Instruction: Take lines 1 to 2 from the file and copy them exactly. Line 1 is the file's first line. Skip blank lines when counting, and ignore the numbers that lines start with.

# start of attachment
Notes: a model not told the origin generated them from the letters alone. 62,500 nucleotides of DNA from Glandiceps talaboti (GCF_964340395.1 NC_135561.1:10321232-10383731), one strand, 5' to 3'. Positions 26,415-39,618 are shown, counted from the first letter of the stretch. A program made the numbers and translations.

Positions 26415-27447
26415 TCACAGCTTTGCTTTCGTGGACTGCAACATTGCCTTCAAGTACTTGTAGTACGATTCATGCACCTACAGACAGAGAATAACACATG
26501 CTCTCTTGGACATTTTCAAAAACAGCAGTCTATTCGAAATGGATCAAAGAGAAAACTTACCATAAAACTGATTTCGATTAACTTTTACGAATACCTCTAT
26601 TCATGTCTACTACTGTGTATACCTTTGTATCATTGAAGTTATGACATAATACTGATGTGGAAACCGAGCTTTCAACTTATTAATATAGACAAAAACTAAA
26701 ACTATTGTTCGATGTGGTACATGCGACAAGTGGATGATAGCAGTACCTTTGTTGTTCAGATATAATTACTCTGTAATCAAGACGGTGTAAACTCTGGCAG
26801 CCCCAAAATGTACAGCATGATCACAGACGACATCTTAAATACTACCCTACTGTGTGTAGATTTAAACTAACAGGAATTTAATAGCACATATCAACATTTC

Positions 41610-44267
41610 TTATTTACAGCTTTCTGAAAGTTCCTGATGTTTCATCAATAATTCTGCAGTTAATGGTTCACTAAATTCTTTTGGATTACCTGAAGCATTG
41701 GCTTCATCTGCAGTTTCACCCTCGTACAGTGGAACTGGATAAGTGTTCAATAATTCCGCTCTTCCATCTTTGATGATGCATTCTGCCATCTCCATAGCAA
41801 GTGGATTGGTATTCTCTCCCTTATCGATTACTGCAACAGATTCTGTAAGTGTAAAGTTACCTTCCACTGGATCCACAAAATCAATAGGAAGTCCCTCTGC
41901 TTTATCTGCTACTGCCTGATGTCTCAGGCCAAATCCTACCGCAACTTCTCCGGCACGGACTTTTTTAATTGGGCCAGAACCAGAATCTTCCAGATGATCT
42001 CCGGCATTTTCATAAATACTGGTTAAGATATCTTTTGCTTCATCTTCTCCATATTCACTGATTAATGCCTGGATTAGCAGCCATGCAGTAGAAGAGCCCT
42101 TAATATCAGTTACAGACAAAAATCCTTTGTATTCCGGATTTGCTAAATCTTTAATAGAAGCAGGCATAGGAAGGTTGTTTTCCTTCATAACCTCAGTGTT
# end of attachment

Notes: a model not told the origin generated them from the letters alone. 62,500 nucleotides of DNA from Glandiceps talaboti (GCF_964340395.1 NC_135561.1:10321232-10383731), one strand, 5' to 3'. Positions 26,415-39,618 are shown, counted from the first letter of the stretch. A program made the numbers and translations.

Positions 26415-27447